In establishing what Portia calls (Act II, Scene 1) “the lottery of my destiny,” her father removed much of her fate from her own decision. Because he was a good man as well as a wealthy man, he wanted to ensure that his daughter would remain well-off after he passed away. He also adhered to the predominant idea of the day (and one of the play’s themes), that love makes lovers do foolish things. Because Portia’s husband would have access to her fortune, he created the three caskets with very different exteriors. He apparently reasoned that their relative appeal to the suitors was likely to attract the right kind of man. It also seems, throughout the play, that everyone believes in fate so that the outcome may be considered predetermined.
Portia is a smart, sensible young woman. As she is proper and not rebellious, she is not necessarily happy about her father’s decision, but she is committed to abide by it.
In act I, scene 2, in her first conversation with her maid Nerissa, the two women discuss the topic extensively. Portia laments that she can neither choose nor refuse, "so is the will of a living daughter curbed/ by the will of a dead father.” Yet she does commit to abiding by his wishes:
“If I live to be as old as Sibylla, I will die as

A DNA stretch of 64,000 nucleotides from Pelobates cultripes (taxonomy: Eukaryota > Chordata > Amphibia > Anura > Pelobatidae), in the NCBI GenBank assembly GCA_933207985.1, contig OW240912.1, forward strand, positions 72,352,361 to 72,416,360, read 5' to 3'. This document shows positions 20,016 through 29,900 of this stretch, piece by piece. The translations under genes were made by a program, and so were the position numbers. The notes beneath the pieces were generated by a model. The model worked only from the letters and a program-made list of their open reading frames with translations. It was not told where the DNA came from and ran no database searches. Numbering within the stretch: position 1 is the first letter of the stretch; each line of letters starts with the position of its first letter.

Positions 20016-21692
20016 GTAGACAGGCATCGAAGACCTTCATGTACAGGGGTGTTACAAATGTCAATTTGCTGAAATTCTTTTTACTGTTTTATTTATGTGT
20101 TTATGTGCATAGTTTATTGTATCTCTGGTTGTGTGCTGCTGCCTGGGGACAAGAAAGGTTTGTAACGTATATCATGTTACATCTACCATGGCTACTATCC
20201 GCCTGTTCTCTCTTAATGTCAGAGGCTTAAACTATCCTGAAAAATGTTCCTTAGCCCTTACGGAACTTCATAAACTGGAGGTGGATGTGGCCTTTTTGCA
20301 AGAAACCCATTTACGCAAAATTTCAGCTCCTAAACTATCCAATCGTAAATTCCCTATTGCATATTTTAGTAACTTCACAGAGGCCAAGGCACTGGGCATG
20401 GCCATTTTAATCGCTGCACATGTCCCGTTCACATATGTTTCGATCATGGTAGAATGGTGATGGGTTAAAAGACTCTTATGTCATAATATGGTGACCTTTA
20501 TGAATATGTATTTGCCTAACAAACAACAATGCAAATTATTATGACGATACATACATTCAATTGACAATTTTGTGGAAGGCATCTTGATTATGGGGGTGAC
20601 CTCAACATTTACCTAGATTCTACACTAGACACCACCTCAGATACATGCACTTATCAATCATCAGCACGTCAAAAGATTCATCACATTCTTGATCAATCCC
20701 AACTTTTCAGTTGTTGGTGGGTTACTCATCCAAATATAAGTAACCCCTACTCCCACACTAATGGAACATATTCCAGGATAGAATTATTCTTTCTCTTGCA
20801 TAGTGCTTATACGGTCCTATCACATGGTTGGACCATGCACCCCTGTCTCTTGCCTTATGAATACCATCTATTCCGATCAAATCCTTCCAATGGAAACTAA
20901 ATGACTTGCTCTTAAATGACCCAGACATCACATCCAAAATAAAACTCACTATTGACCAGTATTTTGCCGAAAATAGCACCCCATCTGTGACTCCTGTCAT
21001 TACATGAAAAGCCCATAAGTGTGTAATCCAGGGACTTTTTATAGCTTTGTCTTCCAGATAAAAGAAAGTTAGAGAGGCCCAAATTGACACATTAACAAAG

chaste as Diana, unless I be obtained by the manner
of my father's will.”
Portia’s father, Nerissa notes, was “ever virtuous,” and as a holy man, he had a good inspiration; she has confidence in the idea that the correct chooser will be the one who truly loves Portia.
that he hath devised in these three chests of gold,
silver and lead, whereof who chooses his meaning
chooses you, will, no doubt, never be chosen by any
rightly but one who shall rightly love.
Portia also subscribes to the dominant idea that love clouds the judgment. At the point when the man she loves is about to make his choice, she comments: “O love,/ Be moderate; allay thy ecstasy,/ In measure rein thy joy….”
Although his method is unusual, it turns out that her father had the right instincts, as revealed by the messages inside the caskets when opened. The gold message speaks about falsity and greed, and the silver one criticizes vanity.
Bassanio, who correctly chooses the lead casket, is the one who had figured out the clue that appearances are deceiving: “So may the outward shows be least themselves:/ The world is still deceived with ornament.” When he opens the lead casket, that is precisely the message. “You that choose not by the view,/ Chance as fair and choose as true!”